I went to Wisconsin right before the New Year to go on a Youth Retreat as a supervisor for our Youth Group. There were many Youth Leaders, both paid and volunteer, with other adult volunteers there supervising their own Youth Groups. Our own group had 18 children, a bus driver, his wife, a youth leader, a parent of one of the children who is a school teacher, and myself, the senior pastor. I was the only one on staff, the rest were volunteer. That is six youth per supervisor (though there were two 18 year olds among the youth). I do not know if this follows the minimum guidelines for adults per youth, I do not know if this is a desirable ratio, but I do know that it is hard to get one on one time with that kind of ratio. I do know that if you have ever been a leader on a youth retreat the ratio of 1:1 hardly even seems sufficient at times. We live in a time of big numbers and big results. One pastor leading hundreds, maybe even thousands in the crusades of their church is what we call a success story. If leading one person to Christ is a good thing, then leading thousands is a great thing. If bringing people to church is a good thing, then bringing thousands would be a great thing. In the mean time we see many youth and young adults falling through the cracks. We create alluring programs to get youth connected to other youth, minimize commitment, maximize opportunity, and then wonder why they desert the church when it is time for them to become participating members of the church.
Families do not easily fall into the kinds of mistakes churches do. Having one child is a good thing, but unless you are the Duggars you do not think that having 18 must be a great thing. I am not questioning the Duggars’ parenting choices, I do not know them, but I am questioning the parenting choices of our church. We want to cram more and more youth into our churches without the necessary parenting available. We chastise and demonize Nadya Suleman (a.k.a. Octo Mom) for having more children than she can properly handle. Our churches want children and youth, but are not willing to parent them. We want more and more and we can hardly develop them to be healthy members of our church. We make up for our lack in parents with our excess in programs. However, programs are a poor substitute for spiritual parents. The goal in the church should not be how many youth the church can get, but how many spiritual parents can we pair up with our youth. If our goal is to be a healthy growing church, than growing our youth should be connected with growing our spiritual leaders to help lead the youth, and other new members of the church. We proclaim Jesus is about relationships, but we organize our churches to be about programs, and we wonder why so many fall through the cracks. Programs do not equal relationships. We don’t need directors, we need parents, we don’t need programs, we need families.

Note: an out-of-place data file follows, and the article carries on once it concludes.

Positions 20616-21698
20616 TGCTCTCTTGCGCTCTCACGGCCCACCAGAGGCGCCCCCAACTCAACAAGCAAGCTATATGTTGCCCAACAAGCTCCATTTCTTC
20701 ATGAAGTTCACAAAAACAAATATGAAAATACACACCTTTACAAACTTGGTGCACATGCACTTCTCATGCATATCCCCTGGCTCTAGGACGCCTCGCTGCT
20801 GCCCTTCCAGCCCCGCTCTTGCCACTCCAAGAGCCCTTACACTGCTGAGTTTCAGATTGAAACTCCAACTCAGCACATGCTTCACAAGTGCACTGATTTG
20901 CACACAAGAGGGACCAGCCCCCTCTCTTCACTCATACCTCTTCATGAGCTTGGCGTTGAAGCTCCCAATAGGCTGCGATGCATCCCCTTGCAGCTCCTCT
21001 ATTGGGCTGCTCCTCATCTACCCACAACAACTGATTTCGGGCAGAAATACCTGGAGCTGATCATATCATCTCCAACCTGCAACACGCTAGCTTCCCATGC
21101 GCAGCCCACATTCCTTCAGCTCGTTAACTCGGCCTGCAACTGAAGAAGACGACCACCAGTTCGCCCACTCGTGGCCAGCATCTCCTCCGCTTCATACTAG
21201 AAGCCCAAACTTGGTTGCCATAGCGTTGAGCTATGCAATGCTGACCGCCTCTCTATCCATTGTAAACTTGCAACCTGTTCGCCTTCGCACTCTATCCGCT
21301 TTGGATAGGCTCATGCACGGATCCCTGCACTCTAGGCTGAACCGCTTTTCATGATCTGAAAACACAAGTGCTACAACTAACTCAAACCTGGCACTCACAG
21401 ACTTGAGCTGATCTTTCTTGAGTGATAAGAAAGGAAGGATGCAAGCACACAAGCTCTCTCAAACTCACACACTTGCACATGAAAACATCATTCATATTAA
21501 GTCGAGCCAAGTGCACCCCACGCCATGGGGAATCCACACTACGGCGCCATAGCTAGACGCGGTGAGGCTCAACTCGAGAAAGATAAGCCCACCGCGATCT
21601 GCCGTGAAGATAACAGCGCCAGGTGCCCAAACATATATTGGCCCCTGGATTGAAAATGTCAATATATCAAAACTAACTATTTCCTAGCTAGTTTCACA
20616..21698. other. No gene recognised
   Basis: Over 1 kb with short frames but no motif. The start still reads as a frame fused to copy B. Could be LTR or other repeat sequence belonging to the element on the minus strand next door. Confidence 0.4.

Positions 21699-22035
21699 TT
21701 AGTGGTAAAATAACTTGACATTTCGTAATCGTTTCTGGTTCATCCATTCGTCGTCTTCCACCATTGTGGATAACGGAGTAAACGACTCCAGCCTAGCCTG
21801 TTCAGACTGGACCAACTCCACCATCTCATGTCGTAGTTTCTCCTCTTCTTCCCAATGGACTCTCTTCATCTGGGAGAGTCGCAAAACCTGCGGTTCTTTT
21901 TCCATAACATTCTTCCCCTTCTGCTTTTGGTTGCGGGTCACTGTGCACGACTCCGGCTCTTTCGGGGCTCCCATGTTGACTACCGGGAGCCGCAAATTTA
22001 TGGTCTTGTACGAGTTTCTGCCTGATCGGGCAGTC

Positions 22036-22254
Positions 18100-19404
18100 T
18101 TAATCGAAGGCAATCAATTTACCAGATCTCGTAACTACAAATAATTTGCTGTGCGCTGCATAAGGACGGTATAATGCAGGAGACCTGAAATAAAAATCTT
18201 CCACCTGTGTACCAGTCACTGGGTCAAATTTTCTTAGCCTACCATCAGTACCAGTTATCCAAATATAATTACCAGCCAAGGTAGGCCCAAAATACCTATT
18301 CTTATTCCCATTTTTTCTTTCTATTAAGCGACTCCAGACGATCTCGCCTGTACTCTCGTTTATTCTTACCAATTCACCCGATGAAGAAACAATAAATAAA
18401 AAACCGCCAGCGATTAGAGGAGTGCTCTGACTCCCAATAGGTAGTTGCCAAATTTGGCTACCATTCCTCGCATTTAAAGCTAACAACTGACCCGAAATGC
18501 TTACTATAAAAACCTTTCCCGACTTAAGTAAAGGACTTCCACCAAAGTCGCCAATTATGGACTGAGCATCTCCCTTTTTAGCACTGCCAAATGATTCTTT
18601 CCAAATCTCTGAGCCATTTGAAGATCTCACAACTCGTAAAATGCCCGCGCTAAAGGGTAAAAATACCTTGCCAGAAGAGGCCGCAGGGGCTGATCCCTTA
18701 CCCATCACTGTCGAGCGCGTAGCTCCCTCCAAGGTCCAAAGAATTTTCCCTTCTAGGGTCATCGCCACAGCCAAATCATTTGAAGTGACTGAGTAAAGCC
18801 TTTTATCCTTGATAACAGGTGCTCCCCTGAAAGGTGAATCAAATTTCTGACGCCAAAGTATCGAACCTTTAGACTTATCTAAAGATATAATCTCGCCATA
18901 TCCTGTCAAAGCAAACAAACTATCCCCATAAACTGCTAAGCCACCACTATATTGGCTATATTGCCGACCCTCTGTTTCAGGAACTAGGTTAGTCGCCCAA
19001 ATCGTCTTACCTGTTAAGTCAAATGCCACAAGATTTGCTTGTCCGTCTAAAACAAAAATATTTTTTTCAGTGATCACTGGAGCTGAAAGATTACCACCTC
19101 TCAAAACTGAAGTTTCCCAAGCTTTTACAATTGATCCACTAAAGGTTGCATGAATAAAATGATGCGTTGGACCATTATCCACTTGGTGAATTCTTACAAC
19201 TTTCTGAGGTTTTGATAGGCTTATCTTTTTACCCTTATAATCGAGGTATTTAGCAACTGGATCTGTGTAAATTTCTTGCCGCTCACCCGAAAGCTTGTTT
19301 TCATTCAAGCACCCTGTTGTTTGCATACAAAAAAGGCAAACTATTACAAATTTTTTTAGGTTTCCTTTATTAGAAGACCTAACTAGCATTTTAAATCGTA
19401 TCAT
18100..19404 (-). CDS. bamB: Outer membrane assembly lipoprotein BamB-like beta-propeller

Churches often fail to establish the relationship necessary with their youth that families naturally make. When does a child become a member of the family? Is it when they turn 18? Is it when they make a verbal commitment, or a public address? In a healthy family (which for the most part I was fortunate to be a part of) a child becomes a member of the family at birth. I remember at a very young age having responsibilities. My responsibilities may have been small in the beginning, and perhaps I caused more harm than good in my attempts to be helpful, but nonetheless I was a participating member of my family. As I grew so did my responsibilities and my ability to actually become more and more helpful. The hope is that by the time I am 18 and go off to college, that I am a fully functioning adult. Sure there is still much to learn at 18. And the fulfillment of our responsibilities is not always graceful at that age, but we have the necessary tools to scrape by. In the church it seems that it is often all or nothing. We fail to bring the youth along in growing responsibilities of the church. We fail to teach them one on one the importance and joy of being a participating member of the church family. Therefore, when they turn and we expect them to be full participating members, they bail. It is not because they are lazy, but they have not been trained to be active members of the Body.
The solution? Better parenting. We need to ask ourselves are we ready to bring more children into the church and raise them up to be spiritual adults. We ask not, are we ready to invest not in thousands, but we need to ask are we ready to fully invest in a few, financially, personally, and spiritually? This is something that cannot simply be designated to the youth leader, or youth group session, but it must be a full commitment from the church, to grow disciples of Christ by joining with them on their journey to spiritual adulthood.